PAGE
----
R^{u(\varphi_1 \varphi_2 \varphi_3 \varphi_4)}F^{\nu}_{\mu_1 \mu_2 \mu_3 \mu_4}(\eta_1
\ldots \eta_n) = e^{i(\mu_1 \varphi_1 + \mu_2 \varphi_2 + \mu_3 \varphi_3
+ \mu_4 \varphi_4)}F^{\nu}_{\mu_1 \mu_2 \mu_3 \mu_4}.
\end{equation}
The $\mu$ must be integers in this equation, they will be
called diagonal quantum numbers. The $\nu$ serves only to
discriminate between different functions of the $\eta$ with
the same diagonal quantum numbers.
Since $u(\varphi, \varphi, \varphi, \varphi)$ with four equal $\varphi$
is only multiplication with $e^{i \varphi}$, because of (6), $R_u$ is
multiplication with $e^{i n \varphi}$. It is, on the other hand,
multiplication with $e^{i (\mu_1 \varphi + \mu_2 \varphi + \mu_3 \varphi
+ \mu_4 \varphi)}$ which shows that all
possible systems of diagonal quantum numbers satisfy the equation
\begin{equation}
\mu_1 + \mu_2 + \mu_3 + \mu_4 = n,
\end{equation}
where $n$ is the number of variables $\eta$. There is a simple
connection between the diagonal quantum numbers
and the $Z$ component of the spin momentum $S$. One
obtains it by considering a rotation of the spin
coordinates around $Z$ by $\varphi$, the matrix of which is of
the form (7) with \mbox{$\varphi_1 = \varphi_2 = - \varphi_3 = - \varphi_4 = -\frac{1}{2} \varphi.$}
Under the influence of the corresponding $R_u$, the wave
function will be multiplied by $e^{iS_z \varphi}$ which gives
$$
S_z = \frac{1}{2} \sum_k s_{zk} = \frac{1}{2} (\mu_4 + \mu_3 - \mu_2 - \mu_1).
\eqno(10a)
$$
The $1/2$ before the $s_{zk}$ enters because the usual definition
of the Pauli-matrices is $1/2$ of that given in (4).
Similarly, we have
$$
T_{\zeta} = \frac{1}{2} \sum_k \tau_{\zeta k} = \frac{1}{2} (\mu_4 - \mu_3
+ \mu_2 - \mu_1) \eqno(10b)
$$
and we define also a
$$
Y_{\zeta} = \frac{1}{2} \sum_k s_{zk} \tau_{\zeta k} = \frac{1}{2} (\mu_4 -
\mu_3 - \mu_2 + \mu_1). \eqno(10c)
$$
The quantum numbers $S_z, T_{\zeta}, Y_{\zeta}$ can be called magnetic
quantum numbers. They determine, together with $n$,
the $\mu$ uniquely. Their importance for spectroscopic
considerations is the same as that of the single ordinary
magnetic quantum number in atomic spectroscopy;
they can be easily found simultaneously for all states
of a multiplet.
Several states with different magnetic quantum
numbers form sets ``multiplets'' which always have
common energy. These sets contain in atomic
spectroscopy {\it one} state with every magnetic quantum
number from a maximum, $S$, to $-S$. We must find the
corresponding sets for four-valued spin.
The multiplet will be denoted by the highest set
$\Lambda_4 \Lambda_3 \Lambda_2 \Lambda_1$ of $\mu$ which occurs
in it. The set $\Lambda_4 \Lambda_3 \Lambda_2 \Lambda_1$ is called
higher than the set $\mu_4 \mu_3 \mu_2 \mu_1$ if
either $\Lambda_4 > \mu_4$, or if $\Lambda_4 = \mu_4$ but
$\Lambda_3 > \mu_3$, or
finally, if $\Lambda_4 = \mu_4,~ \Lambda_3 = \mu_3$ but
$\Lambda_2 > \mu_2$. The reason for
several states with different diagonal quantum numbers
being united into the same multiplet, is that they are
transformed into each other by $R_u$, the $u$ of which have
not the form (7). Instead of the $\Lambda$, we can use for the
characterization of a multiplet also
$$
S = \frac{1}{2} (\Lambda_4 + \Lambda_3 - \Lambda_2 - \Lambda_1), \eqno(11a)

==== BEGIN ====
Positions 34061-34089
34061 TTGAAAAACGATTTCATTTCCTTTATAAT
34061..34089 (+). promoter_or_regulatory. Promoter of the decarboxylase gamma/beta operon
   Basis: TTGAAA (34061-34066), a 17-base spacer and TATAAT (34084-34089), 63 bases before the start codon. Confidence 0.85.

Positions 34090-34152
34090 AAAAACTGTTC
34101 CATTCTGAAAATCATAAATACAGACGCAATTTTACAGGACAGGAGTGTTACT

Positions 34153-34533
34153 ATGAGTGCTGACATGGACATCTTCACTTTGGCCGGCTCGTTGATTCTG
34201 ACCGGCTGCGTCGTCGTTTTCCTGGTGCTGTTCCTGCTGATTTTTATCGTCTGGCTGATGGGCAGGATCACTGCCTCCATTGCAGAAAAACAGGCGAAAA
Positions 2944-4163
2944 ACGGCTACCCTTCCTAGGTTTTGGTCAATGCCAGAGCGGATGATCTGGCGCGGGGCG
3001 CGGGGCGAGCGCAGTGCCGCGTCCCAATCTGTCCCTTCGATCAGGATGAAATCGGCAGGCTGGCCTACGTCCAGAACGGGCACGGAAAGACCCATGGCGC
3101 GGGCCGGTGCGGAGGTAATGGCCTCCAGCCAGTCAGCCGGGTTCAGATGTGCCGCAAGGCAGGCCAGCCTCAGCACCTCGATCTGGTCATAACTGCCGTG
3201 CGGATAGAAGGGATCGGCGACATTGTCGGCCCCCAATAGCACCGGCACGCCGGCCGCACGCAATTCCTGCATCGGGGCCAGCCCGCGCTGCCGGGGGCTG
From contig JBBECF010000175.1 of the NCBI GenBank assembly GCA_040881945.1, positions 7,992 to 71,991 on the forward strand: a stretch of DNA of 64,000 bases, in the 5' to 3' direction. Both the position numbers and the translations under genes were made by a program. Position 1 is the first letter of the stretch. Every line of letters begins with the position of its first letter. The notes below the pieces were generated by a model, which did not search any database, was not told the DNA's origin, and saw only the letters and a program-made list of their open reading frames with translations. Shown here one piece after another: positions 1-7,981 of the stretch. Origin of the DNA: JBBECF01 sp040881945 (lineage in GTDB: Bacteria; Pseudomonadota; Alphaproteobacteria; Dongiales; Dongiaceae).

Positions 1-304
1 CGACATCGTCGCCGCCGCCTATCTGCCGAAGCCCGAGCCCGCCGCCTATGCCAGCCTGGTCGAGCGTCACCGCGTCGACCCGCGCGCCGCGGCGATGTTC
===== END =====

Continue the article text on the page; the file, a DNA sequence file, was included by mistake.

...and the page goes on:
$$
$$
T = \frac{1}{2} (\Lambda_4 - \Lambda_3 + \Lambda_2 - \Lambda_1), \eqno(11b)
$$
$$
Y = \frac{1}{2} (\Lambda_4 - \Lambda_3 - \Lambda_2 + \Lambda_1), \eqno(11c)
$$
which together with $\Lambda_4 + \Lambda_3 + \Lambda_2 + \Lambda_1 = n$
completely determine the $\Lambda$.
The character of the multiplets is for the fourfold
spin not as simple as for the twofold spin. While the
latter ones can be represented by the points on a line
from $-S$ to $S$, the former ones must be represented at
least in a three-dimensional space, giving the possible
$S_z, T_{\zeta}, Y_{\zeta}$ values and {\it their multiplicities.} This is necessary because it is not true any more that every
combination of $S_z T_{\zeta} Y_{\zeta}$ occurs only once. The
multiplicity of every $S_z T_{\zeta} Y_{\zeta}$ is the same as that
of any permutation of these numbers and also that of
$-S_z - T_{\zeta} Y_{\zeta}; - S_z T_{\zeta} - Y_{\zeta}; S_z - T_{\zeta}
- Y_{\zeta}.$ The figure of the multiplet
has, therefore, tetrahedral symmetry in the $S_z T_{\zeta} Y_{\zeta}$
space. Using $S_z T_{\zeta} Y_{\zeta}$ has the advantage over using the
$\Lambda$ that the multiplets for $n=1,~5,~9,~13,$ are represented
by the same figures. The quantum numbers are all
half-integers, the occurring $S_z T_{\zeta} Y_{\zeta}$
combinations form a face centered lattice for which
$S_z + T_{\zeta} + Y_{\zeta}$ is of the
form $2k - 1/2$. These figures, reflected in any of the
planes $T_{\zeta} Y_{\zeta},~ Y_{\zeta} S_z,~ S_z T_{\zeta},$
give the multiplets existing for
$n=3,~7,~11,~ \ldots,$ the face centered lattice being
characterized by $S_z + T_{\zeta} + Y_{\zeta}$ having the form
$2k+1/2.$
The quantum numbers $S_z,~ T_{\zeta},~ Y_{\zeta}$ are integers for even
$n.$ Their sum is even or $n=4,~8,~12,~\ldots,$ odd for
$n=2,~6,~10,~\ldots.$
In order to find the figures for the multiplets, one
must know how many states with a certain
$\mu_4 \mu_3 \mu_2 \mu_1$ combination are present in the multiplet
$(\Lambda_4 \Lambda_3 \Lambda_2 \Lambda_1)$. We shall denote this
number by
\setcounter{equation}{11}
\begin{equation}
\left(
\begin{array}{c}
\Lambda_4 \Lambda_3 \Lambda_2 \Lambda_1\\
\mu_4 \mu_3 \mu_2 \mu_1
\end{array} \right)
\end{equation}
The calculation of the quantities (12) is important for